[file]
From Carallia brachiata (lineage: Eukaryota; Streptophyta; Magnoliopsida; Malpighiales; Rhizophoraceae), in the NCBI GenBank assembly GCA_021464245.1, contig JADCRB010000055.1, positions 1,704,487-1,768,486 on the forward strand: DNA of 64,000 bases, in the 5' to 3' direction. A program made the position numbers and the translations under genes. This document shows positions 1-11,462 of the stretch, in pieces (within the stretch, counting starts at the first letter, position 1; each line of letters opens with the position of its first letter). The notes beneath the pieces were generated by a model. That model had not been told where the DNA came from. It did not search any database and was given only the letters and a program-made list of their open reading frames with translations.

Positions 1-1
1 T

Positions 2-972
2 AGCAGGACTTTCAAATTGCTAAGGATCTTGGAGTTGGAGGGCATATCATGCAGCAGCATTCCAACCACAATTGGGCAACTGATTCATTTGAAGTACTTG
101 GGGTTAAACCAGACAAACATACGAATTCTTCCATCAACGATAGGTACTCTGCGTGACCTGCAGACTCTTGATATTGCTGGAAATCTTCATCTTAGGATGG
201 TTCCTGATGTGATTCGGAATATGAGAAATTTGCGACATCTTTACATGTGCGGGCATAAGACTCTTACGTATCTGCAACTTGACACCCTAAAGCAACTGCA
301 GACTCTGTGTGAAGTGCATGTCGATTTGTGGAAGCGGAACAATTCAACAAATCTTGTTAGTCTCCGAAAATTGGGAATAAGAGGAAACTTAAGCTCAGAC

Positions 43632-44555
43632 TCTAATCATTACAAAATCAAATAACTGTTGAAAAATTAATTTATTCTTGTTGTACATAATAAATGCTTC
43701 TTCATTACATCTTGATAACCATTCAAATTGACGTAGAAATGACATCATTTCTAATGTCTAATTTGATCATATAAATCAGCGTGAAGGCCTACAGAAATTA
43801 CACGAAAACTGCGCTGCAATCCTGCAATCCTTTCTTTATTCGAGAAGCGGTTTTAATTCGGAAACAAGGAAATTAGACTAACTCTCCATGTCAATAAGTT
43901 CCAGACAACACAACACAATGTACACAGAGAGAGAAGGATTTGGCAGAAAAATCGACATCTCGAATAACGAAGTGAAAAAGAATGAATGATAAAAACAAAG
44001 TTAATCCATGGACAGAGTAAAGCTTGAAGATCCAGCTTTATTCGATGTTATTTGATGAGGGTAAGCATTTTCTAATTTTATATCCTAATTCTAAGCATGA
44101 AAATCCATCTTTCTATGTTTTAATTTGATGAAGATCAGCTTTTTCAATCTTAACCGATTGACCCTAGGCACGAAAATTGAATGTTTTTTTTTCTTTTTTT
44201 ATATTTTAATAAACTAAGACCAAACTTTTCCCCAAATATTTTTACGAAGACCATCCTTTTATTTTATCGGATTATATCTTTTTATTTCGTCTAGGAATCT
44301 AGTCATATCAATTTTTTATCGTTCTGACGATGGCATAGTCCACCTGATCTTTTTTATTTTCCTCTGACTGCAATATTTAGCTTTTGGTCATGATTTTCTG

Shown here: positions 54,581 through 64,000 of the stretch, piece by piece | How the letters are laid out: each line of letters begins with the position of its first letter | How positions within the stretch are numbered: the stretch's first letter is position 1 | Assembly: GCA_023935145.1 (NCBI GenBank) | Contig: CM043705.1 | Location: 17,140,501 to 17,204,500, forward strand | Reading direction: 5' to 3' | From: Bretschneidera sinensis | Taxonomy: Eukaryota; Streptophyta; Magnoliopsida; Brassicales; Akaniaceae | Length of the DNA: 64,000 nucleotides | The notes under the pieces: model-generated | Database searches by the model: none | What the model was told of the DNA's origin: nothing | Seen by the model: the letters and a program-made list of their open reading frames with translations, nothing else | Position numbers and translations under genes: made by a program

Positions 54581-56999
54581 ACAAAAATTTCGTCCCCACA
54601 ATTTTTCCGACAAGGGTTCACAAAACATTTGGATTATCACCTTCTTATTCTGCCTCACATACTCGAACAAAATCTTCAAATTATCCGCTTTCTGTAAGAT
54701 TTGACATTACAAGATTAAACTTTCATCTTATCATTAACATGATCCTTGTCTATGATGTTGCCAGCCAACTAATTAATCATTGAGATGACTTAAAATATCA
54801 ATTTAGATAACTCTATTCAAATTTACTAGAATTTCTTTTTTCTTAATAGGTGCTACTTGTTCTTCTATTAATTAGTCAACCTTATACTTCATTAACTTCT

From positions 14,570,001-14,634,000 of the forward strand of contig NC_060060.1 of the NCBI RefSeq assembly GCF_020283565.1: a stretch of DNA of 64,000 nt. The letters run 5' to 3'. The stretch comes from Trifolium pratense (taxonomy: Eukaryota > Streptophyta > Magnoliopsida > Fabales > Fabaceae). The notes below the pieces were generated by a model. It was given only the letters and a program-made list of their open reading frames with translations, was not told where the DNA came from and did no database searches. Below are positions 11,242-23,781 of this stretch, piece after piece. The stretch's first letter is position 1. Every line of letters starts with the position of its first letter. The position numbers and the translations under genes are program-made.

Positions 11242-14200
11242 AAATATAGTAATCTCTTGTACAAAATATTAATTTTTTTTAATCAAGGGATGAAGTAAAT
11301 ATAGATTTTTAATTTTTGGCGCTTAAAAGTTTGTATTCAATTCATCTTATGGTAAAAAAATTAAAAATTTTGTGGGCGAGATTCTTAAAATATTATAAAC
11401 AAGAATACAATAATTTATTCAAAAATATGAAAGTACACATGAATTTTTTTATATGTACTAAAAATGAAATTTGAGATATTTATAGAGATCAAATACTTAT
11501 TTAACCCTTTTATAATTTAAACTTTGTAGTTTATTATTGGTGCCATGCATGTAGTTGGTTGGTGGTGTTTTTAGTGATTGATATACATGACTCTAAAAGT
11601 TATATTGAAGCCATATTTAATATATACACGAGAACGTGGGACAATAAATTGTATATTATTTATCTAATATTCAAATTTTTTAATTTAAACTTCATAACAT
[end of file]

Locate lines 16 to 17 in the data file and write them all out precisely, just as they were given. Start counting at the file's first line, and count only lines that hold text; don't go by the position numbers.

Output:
44201 ATATTTTAATAAACTAAGACCAAACTTTTCCCCAAATATTTTTACGAAGACCATCCTTTTATTTTATCGGATTATATCTTTTTATTTCGTCTAGGAATCT
44301 AGTCATATCAATTTTTTATCGTTCTGACGATGGCATAGTCCACCTGATCTTTTTTATTTTCCTCTGACTGCAATATTTAGCTTTTGGTCATGATTTTCTG